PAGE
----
However, it did not warn of the four recessions between 1935 and 1955 when short term interest rates were below 2%. In 2008 the 1-year yield fell below 2%. The 20 month lead time means that the influence of the yield curve with an unusually low short rate began in Q2 2010. Since then the yield curve seems to have had little or no correlation with growth. For example, Q1 2011 and Q4 2014 were the two weakest quarters between the great recession and Q1 2014, yet the yield curve suggests these should have been some of the strongest quarters.
It is possible that the economy is in a state where the yield curve does not show any influence on economic growth. If so a recession could come without the expected year or more advance warning, as they did between 1935 and 1955. If the yield curve is still influencing growth it suggests 2014 will be the weakest year since 2009.
The two variables with complete data through the third quarter (housing starts and GDP auto correlation) suggest Q3 growth will be about 0.4%. Manufacturing hours and retail sales suggest the quarter is off to a weak start. While I am pretty confident Q3 will be weaker than Q2 it is too early to have much confidence in my expectation that it will be below 1%.
The growth in jobs, consumer credit, commercial and industrial loans along with the low initial unemployment claims do not indicate the economy will improve. They are all lagging indicators reflecting the afterglow of GDP expansion.
Problems with the L.E.I.
The Conference Board's index of leading economic indicators points to fairly strong growth over the next 6 months. However, it appears they do not correctly account for the actual lead time of their indicators. For example, they list Jobless claims as a leading indicator when it actually lags. They list the stock market as leading when it has been running at a concurrent pace for several years. Some of their indicators like manufacturing hours and new orders only lead one month. The credit spread between the 10-year Treasury yield and the Fed Funds rate is similar to the yield curve mentioned above; the lead time is long and recent improvement does not indicate what will happen in the next 6 months. Plus, as with the yield curve it may not currently be a valid indicator.
Given the problems and potential problems with the LEI and yield curve we should not rule out the possibility of a recession starting in the third quarter. Inventory accumulation may pose a serious threat to the economy.
Inventories have grown for ten straight quarters and for 16 of the last 17 quarters. If you back out the change in inventories above from GDP you get a bit less volatile view of growth.
For example, excluding inventory change Q1 only declined 1.3% rather than 2.9% and Q3 2013 grew a more modest 2.6% rather than 4.1%. The red line in the chart above marks the -1.3% level, which is worse than any of the quarters for the recessions in 1949, 1960 and 2001. The worst quarter in the 1970 recession was only a few basis points weaker. This is the first time a quarter has been this weak without being in a recession.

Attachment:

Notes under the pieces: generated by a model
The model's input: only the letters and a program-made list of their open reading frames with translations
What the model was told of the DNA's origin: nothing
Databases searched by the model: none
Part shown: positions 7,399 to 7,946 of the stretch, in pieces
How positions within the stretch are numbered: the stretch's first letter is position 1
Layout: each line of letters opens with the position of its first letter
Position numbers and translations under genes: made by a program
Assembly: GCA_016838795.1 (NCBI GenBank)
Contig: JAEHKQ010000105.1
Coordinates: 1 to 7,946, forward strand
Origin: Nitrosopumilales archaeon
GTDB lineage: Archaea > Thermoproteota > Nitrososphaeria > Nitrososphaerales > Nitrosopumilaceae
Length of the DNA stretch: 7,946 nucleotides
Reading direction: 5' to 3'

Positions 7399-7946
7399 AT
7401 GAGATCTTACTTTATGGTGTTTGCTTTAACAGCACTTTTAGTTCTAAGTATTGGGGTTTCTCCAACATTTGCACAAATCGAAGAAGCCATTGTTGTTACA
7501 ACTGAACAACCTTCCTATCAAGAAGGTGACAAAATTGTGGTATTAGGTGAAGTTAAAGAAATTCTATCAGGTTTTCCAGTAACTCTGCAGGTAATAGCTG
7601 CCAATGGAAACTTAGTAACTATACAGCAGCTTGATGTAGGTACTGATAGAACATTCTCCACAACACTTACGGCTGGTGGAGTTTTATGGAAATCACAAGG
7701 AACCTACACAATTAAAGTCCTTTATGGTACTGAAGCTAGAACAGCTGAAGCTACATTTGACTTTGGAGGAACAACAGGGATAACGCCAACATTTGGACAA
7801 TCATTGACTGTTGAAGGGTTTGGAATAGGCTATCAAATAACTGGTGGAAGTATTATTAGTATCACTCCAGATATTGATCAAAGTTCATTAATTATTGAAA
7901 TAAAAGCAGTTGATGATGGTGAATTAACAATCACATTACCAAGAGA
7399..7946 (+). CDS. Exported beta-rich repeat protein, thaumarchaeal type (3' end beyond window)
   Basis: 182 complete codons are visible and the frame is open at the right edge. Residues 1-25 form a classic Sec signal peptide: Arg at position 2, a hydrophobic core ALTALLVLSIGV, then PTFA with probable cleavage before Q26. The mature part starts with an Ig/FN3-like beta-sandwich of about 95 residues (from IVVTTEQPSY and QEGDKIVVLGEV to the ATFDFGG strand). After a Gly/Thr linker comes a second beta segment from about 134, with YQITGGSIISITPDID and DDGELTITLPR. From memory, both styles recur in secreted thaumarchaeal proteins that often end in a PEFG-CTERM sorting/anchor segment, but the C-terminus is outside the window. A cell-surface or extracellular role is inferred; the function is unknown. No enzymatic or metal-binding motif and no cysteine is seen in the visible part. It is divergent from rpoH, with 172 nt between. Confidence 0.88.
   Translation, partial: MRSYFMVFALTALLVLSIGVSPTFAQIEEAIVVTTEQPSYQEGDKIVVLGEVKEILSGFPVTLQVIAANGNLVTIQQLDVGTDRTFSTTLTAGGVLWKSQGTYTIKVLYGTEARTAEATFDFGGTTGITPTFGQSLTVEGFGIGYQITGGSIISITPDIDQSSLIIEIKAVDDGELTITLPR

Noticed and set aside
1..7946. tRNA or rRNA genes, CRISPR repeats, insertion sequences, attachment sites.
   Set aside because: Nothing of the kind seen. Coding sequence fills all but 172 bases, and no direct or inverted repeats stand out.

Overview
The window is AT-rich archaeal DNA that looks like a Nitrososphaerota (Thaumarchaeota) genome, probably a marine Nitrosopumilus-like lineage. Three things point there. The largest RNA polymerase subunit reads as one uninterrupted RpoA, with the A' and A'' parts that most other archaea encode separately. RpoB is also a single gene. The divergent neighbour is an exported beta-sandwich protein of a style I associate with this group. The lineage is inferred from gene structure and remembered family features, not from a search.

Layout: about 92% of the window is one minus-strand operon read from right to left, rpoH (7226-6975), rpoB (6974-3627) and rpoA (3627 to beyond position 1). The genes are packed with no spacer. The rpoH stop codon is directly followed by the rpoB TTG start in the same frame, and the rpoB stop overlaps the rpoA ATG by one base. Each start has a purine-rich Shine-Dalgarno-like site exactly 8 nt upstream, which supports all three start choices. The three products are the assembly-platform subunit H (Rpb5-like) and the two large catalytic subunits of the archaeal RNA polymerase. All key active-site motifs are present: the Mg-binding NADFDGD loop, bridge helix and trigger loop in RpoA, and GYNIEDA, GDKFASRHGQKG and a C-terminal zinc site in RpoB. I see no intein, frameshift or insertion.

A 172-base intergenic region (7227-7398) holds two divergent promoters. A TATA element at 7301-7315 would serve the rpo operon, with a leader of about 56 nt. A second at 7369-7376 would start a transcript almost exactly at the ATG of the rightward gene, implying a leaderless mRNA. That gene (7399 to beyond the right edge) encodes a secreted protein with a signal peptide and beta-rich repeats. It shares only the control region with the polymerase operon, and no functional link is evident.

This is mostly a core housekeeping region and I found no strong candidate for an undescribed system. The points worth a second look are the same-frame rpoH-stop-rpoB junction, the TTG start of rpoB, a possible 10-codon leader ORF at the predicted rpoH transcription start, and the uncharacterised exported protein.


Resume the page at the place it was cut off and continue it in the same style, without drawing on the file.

The annual growth rate for GDP excluding inventory changes has dropped for 5 straight quarters to 1.7%. The red line in the chart below shows that the last eleven times this measure of growth dropped this low the economy was already in a recession. In the 1960 recession this was the low point.
The $171 billion increase in inventory over the last 10 quarters was likely accumulated on the expectation for GDP growth of 3% or 4%, which for years economists have forecast was just around the corner. If growth does not improve businesses may feel the need to reduce inventory. The economy has been growing at stall speed while adding inventory, if businesses reduce orders to cut inventory it will likely feed through to a recession and job losses.
Don't party too much when strong growth is announced for the second quarter. The third quarter looks to be weak. Remembering the one month lead time the first look at the second month of Q3 will come when the July average manufacturing hours is reported on the same day as the jobs report. If the economy falls into recession the stock market (NYSEARCA:SPY) will be a bear.
Disclosure: The author is short SPY. The author wrote this article themselves, and it expresses their own opinions. The author is not receiving compensation for it (other than from Seeking Alpha). The author has no business relationship with any company whose stock is mentioned in this article.
Additional disclosure: There is no guarantee analysis of historical data their trends and correlations enable accurate forecasts. The data presented is from sources believed to be reliable, but its accuracy cannot be guaranteed. Past performance does not indicate future results. This is not a recommendation to buy or sell specific securities. This is not an offer to manage money.